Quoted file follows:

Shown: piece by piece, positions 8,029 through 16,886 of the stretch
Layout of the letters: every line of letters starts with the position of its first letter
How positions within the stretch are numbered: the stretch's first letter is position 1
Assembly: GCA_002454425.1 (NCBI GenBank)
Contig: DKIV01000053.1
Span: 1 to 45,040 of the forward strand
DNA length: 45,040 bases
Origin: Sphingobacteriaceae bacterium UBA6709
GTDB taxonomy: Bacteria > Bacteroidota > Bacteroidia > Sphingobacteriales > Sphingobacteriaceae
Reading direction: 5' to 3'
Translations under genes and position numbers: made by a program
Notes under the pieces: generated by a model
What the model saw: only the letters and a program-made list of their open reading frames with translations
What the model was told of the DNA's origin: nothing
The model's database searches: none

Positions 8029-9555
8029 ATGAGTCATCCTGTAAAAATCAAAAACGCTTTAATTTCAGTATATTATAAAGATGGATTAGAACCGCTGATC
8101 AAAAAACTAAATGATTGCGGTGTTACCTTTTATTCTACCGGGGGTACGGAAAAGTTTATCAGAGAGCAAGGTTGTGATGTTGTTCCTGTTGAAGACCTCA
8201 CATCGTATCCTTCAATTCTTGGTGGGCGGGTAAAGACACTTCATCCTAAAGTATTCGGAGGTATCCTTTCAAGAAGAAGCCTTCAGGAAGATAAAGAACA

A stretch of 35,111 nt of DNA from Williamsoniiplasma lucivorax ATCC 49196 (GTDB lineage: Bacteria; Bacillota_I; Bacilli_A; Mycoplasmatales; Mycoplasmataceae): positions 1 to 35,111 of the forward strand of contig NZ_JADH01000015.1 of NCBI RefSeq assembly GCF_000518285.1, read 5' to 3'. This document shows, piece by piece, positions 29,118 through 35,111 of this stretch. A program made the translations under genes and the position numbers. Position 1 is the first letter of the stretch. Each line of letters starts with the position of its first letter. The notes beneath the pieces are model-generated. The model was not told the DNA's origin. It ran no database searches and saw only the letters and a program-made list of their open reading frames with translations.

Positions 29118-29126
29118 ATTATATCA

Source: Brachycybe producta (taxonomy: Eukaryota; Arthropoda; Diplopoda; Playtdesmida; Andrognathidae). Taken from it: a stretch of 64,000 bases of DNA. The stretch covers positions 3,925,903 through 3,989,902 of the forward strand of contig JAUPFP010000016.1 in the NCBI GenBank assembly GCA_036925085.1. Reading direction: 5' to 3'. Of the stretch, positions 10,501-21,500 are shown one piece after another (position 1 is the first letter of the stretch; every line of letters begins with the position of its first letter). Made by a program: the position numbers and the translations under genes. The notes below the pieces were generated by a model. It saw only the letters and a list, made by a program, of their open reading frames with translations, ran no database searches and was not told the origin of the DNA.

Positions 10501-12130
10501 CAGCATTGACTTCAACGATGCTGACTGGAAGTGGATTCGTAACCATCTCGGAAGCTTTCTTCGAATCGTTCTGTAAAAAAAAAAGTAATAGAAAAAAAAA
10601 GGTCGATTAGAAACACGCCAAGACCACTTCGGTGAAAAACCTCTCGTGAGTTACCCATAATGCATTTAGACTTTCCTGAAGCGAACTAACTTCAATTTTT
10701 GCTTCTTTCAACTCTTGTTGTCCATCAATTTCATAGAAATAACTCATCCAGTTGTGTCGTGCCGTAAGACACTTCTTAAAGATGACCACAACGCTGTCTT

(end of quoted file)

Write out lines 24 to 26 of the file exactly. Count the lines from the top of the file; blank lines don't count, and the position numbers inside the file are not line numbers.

Positions 10501-12130
10501 CAGCATTGACTTCAACGATGCTGACTGGAAGTGGATTCGTAACCATCTCGGAAGCTTTCTTCGAATCGTTCTGTAAAAAAAAAAGTAATAGAAAAAAAAA
10601 GGTCGATTAGAAACACGCCAAGACCACTTCGGTGAAAAACCTCTCGTGAGTTACCCATAATGCATTTAGACTTTCCTGAAGCGAACTAACTTCAATTTTT